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The effect of international accreditations on students’ revealed preferences: Evidence from French Business schools

Abstract : This paper evaluates how three different international accreditations for business schools (AACSB, EQUIS and AMBA) affect student preferences, expressed via enrollment decisions. Focusing on the French context, we build a relative preference indicator to compare schools using data collected by the central clearinghouse that allocates students to schools. We observe that all three accreditations positively and significantly influence students, but that the impact of the AACSB accreditation is larger than the other two accreditations. Having an AACSB accreditation is equivalent to moving up four places in rankings by L’étudiant magazine, whereas the impact of having EQUIS or AMBA is similar to moving up two places. We also find a sizeable “triple crown” effect, meaning that the three accreditations tend to complement each other. Our results are robust to different ways of assessing potential self-selection into accreditation.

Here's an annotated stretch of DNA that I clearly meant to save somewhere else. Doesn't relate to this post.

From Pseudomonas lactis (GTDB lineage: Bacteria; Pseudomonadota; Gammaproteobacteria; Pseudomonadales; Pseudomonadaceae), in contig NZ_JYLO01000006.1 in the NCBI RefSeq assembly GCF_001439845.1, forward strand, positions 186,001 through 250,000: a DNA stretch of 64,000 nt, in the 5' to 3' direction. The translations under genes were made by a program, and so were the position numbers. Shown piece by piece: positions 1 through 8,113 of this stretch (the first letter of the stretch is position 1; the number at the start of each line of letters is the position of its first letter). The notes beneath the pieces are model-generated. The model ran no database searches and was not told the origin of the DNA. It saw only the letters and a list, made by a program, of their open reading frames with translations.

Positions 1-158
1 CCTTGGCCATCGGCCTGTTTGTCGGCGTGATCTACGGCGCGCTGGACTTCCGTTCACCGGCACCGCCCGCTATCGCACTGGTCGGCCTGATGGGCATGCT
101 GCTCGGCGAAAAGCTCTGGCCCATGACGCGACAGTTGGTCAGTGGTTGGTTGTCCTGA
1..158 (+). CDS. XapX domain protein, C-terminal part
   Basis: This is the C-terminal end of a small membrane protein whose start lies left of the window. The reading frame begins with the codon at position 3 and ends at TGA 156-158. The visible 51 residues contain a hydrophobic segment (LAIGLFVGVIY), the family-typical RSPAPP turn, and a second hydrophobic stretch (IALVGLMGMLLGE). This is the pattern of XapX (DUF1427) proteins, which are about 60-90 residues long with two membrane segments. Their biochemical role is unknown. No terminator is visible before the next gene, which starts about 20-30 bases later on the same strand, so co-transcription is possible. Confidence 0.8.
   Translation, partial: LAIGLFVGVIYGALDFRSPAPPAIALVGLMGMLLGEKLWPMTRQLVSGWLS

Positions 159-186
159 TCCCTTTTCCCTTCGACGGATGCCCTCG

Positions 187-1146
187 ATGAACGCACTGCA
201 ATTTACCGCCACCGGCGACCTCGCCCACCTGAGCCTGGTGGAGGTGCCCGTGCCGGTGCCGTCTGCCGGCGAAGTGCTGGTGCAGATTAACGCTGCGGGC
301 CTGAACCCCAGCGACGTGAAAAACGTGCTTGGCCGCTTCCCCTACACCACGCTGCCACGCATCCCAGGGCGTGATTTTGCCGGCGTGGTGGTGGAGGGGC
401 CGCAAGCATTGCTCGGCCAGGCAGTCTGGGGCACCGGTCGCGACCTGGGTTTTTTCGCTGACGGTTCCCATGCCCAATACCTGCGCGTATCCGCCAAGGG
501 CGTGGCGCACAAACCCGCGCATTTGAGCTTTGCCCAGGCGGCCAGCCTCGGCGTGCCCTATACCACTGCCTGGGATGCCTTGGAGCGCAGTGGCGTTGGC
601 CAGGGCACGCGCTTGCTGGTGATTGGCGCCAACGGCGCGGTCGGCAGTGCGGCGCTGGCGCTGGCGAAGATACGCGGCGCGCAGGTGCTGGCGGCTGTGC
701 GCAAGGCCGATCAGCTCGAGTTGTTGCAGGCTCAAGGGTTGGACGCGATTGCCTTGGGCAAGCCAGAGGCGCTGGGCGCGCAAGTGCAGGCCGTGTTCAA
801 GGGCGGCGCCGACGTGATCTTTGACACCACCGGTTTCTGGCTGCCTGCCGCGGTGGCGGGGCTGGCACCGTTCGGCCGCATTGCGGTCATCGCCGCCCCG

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https://hal-amu.archives-ouvertes.fr/hal-03385016
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Submitted on : Tuesday, October 19, 2021 - 12:03:18 PM
Last modification on : Thursday, October 21, 2021 - 5:20:44 AM

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Julien Jacqmin, Mathieu Lefebvre. The effect of international accreditations on students’ revealed preferences: Evidence from French Business schools. Economics of Education Review, Elsevier, 2021, 85, pp.102192. ⟨10.1016/j.econedurev.2021.102192⟩. ⟨hal-03385016⟩

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